- Phone Service
- Book/Antique Sale
- Denise Garcia
- Vaughn Out
- Ocean Disaster
- Mendo What
- Pension Obligation
- No AutoZone
- Lion Talk
- Local Grains
- New Book
- Health Forum
- Blackwell Bookstore
- Banjo Boy
- Arms Trading
- Yesterday's Catch
- Climate Crisis
- Red Button
- Census Security
- Seals Stadium
- GOP It
- Decent Guys
- Dolly Talk
- Chipmunk Fable
- Hemp Helps
- Drab Housing
- Social Drinker
- Dear Snoop
- Canna Buzz
- Found Object
OUR PHONES at the AVA have been out for three days despite assurances, by e-mail, that AT&T would have the phones back on "by October 4th, " subject to change, natch. We regret the inconvenience to many of you who tried to break the sound barrier.
UPDATE: At about 1:30pm Thursday afternoon, the phone rang, and we were back. We received no direct notice from Ma Bell. The process of even getting hold of them was one of the most frustrating little hassles we’ve had this year. An AT&T lady we found in the company's Boonville bunker was very helpful, and we suspect she accelerated the restoration process, reminding us of the halcyon communication days when the late John Hulbert was AT&T's man in the Anderson Valley, and we all went directly to him with phone problems and he fixed 'em pronto.
"THE MENDOCINO COUNTY HISTORICAL SOCIETY, in Ukiah, has been moving their collections from the Held-Poage Home into their new archival building. During this process, they have been narrowing their holdings to better reflect their mission to specifically preserve Mendocino County history and the history of the neighboring counties. They are letting go of hundreds of history books, first editions, antique books, antiques, and items from their collection that have been cleared as having no historical significance.
Hundreds Of Items Added. They are adding hundreds of books to this sale and just received a large donation of antiques ready for a new homes. So it’s definitely worth a look if you came to their first sale.
Members Only Preview Mixer: MCHS members are invited to get first pick of the sale the night before the sale opens the public. Members can stop by on October 11th (Friday) from 5-7pm. Don’t worry if you are not a member, you can join at the door!
MCHS Book & Antique Sale: Sale opens to the public October 12th (Saturday) from 10-2pm.
If you are not a member, they welcome you to join!
- Couple Life Membership: $500
- Individual Life Membership: $300
- Patron: $100
- Couple (one address): $40
- Individual: $30
Membership includes an invite to our quarterly luncheon, a subscription to our quarterly historical journal, discounts on our publications and exclusive perks for MCHS events.
To become a member please contact us at firstname.lastname@example.org or (707) 462-6969 or sign up online at mendohistoricalsociety.com"
Denise Garcia of Albion passed on August 13, 2019. A childhood cancer survivor for 55 years, its shadow followed her the rest of her days. She is survived by her beloved partner of 30 years, J.W. "Luke" Lane. Along with her many artistic talents, she was a genuine clothing fashionista and also possessed a unique knowledge of beautician skills. She was an avid gardener, with an original hybrid rose named after her, the Donicia Dawn. D- was also a creative and talented gourmet chef. A friend to anyone who met her. Her warm and generous spirit will be missed by all. A celebration of Denise's life will occur at a later date. Rest in peace, dear lady.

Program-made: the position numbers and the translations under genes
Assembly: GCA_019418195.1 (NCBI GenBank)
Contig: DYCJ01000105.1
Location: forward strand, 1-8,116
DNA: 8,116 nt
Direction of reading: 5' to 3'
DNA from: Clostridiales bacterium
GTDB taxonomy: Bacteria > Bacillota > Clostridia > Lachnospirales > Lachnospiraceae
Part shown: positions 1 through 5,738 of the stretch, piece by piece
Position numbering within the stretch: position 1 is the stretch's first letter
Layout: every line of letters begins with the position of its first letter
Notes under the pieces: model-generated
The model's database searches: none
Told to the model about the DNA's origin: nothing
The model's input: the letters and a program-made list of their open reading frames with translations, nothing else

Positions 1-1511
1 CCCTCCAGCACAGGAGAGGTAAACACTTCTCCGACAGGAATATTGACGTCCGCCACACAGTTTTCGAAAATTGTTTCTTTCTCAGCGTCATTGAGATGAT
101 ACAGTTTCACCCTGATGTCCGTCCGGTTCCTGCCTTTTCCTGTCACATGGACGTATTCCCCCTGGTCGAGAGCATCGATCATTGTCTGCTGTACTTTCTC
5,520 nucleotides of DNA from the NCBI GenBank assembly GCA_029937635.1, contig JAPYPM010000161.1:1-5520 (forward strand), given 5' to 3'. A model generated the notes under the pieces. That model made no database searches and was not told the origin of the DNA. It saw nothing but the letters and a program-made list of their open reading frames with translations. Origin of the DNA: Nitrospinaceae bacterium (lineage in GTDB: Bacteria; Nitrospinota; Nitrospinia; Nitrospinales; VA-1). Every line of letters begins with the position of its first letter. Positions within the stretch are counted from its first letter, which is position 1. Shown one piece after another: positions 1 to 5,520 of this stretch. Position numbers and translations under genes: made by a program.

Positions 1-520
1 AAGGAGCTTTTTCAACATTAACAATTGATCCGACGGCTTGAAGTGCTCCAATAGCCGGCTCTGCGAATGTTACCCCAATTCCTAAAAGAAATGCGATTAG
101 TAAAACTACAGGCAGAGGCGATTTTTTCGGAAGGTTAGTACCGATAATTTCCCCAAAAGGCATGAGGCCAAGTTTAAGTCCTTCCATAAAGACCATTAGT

Terry Vaughn Writes: "As of today I am dropping out of the race for 4th District Supervisor. Diabetes management has become a major focus in my life and the stress of running a campaign is too much. good luck Dan & Lindy"
FISHERY DISASTER DECLARED FOR MENDOCINO COAST RED SEA URCHIN DIVERS, PROCESSORS
The red sea urchin fishery — already substantially smaller than in its heyday in the late 1980s and early 1990s — has been devastated by the recent collapse of the bull kelp forest and the related invasion of voracious purple urchins, smaller cousins with no commercial value that have taken over the ocean floor.
SUPERVISOR WILLIAMS ON THE ROAD:
Curious about name recognition and quality perception of Mendocino County produced Cannabis, I set out to perform field research. Visiting several southern California dispensaries, I was able to speak at length with employees and consumers about their product preferences. The answers tended to be consistent. Where is the best Cannabis produced? Los Angeles warehouses, because the terpenes are better preserved indoors. Best outdoor? Mexico. How about the Emerald Triangle? What’s that? What do you think of flower from Mendocino? Blank expression, where is that? Humboldt? No idea. Do you consider the county of origin when buying outdoor flower? No. What do you look for when purchasing? Strain, price. Perhaps there is an opportunity for the industry to create County brand recognition, but if it exists today, I couldn’t find it. One gentleman, when asked about Mendocino farms, did direct me to Amazon-owned Whole Foods. And, despite a dispensary telling me they didn’t have product from Mendocino, I did notice Flow Kana on their menu.
KATHY WYLIE asks the candidates a pertinent question: Pensions and county debt.
There has been a LOT of talk about the retirement plan potentially bankrupting the county. Dan, Lindy, Terrence, I'm curious about your stance on this issue, (as it has some of the biggest financial implications to the county IMO). Thanks.